Kenya’s opposition has alleged that results from more than a third of polling stations in this month’s presidential election contained “fatal and irredeemable irregularities” as it seeks to overturn President Uhuru Kenyatta’s victory. In legal documents filed to the Supreme Court, the National Super Alliance (Nasa) also said the electoral commission “selectively manipulated, engineered and/or deliberately distorted the votes cast” to deny Raila Odinga, the opposition leader, hundreds of thousands of votes. Nasa last week decided to contest the election result in court after Mr Kenyatta won 54 per cent of the vote to Mr Odinga’s 44 per cent, a difference of 1.4m votes. Independent monitors’ parallel tallies recorded a similar result to the electoral commission based on a representative sample of almost 2,000 polling stations.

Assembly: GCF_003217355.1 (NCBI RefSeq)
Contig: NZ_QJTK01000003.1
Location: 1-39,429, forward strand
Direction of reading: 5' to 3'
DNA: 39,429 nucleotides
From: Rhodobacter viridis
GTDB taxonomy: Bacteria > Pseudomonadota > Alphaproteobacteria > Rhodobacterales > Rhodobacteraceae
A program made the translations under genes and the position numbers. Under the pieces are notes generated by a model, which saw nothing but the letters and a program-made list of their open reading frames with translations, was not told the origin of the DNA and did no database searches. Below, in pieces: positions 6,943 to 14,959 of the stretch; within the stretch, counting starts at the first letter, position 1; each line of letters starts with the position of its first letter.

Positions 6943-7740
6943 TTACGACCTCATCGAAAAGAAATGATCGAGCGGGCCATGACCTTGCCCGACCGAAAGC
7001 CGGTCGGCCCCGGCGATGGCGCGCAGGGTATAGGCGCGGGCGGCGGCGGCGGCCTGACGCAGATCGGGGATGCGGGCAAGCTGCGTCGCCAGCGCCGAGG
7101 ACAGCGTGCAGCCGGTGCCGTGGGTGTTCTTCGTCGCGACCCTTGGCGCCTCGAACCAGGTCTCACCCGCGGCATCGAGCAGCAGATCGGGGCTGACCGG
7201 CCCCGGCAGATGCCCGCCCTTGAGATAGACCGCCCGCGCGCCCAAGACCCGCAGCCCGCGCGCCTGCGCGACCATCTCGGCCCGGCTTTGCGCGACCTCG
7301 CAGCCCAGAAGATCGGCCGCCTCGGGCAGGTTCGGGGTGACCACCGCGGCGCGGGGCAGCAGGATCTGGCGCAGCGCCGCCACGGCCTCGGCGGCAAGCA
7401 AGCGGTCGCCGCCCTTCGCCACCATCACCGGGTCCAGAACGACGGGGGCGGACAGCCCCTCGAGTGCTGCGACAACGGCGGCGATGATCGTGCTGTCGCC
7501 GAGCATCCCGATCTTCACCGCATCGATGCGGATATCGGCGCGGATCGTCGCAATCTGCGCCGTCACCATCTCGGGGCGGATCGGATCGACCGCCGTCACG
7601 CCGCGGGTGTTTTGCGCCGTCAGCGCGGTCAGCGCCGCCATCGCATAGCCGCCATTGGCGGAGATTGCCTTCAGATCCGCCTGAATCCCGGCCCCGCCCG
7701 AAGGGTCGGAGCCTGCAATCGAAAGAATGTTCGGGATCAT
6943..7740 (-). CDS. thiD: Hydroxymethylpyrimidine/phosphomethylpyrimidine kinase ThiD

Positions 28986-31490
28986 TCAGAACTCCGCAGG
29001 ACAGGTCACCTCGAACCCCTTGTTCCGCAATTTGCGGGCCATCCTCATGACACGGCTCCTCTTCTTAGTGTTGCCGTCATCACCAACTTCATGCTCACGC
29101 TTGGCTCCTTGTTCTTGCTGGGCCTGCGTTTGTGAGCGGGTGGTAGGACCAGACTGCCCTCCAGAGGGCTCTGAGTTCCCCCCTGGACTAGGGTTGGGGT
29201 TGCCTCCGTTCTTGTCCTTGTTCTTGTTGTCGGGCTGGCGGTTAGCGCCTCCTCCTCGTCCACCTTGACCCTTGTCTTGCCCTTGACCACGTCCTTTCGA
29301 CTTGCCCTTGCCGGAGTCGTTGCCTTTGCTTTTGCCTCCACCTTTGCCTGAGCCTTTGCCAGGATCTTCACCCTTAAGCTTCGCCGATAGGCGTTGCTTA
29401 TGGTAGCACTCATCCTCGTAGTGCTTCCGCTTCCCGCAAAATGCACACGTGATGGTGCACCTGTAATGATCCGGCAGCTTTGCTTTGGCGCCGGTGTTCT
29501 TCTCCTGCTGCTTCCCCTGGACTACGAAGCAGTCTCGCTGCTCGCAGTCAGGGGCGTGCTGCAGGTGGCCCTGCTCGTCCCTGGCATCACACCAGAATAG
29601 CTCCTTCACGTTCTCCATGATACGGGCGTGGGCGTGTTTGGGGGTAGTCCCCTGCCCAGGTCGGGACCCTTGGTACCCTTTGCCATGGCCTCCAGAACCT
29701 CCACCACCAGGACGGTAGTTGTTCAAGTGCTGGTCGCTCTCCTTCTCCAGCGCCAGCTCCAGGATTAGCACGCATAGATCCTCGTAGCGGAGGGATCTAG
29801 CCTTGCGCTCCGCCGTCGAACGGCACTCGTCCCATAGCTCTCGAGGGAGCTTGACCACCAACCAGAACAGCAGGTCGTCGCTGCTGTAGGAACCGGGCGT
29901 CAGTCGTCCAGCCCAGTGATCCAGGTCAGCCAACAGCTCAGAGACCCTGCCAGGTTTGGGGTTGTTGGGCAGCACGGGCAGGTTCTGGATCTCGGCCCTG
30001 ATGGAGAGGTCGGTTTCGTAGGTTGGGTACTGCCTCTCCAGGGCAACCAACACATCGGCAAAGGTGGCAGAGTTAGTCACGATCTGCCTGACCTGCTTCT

But Mr Odinga, who was making his fourth bid for the presidency, insists there was massive rigging in the August 8 poll. He first alleged the electoral commission’s computer system was hacked and then that the commission falsified results.
The 25,000 pages of court documents filed over the weekend and seen by the Financial Times are the first evidence put forward by the opposition to support his claims. The appeal is based on analysis of the results forms from the almost 41,000 polling stations and 290 parliamentary constituencies, which aggregated the polling station results.
These “ought to have been accurate, legitimate and verifiable across the country [but] are demonstrably contradictory, defective and bear fatal irregularities affecting 14,078 polling stations”, the opposition petition states.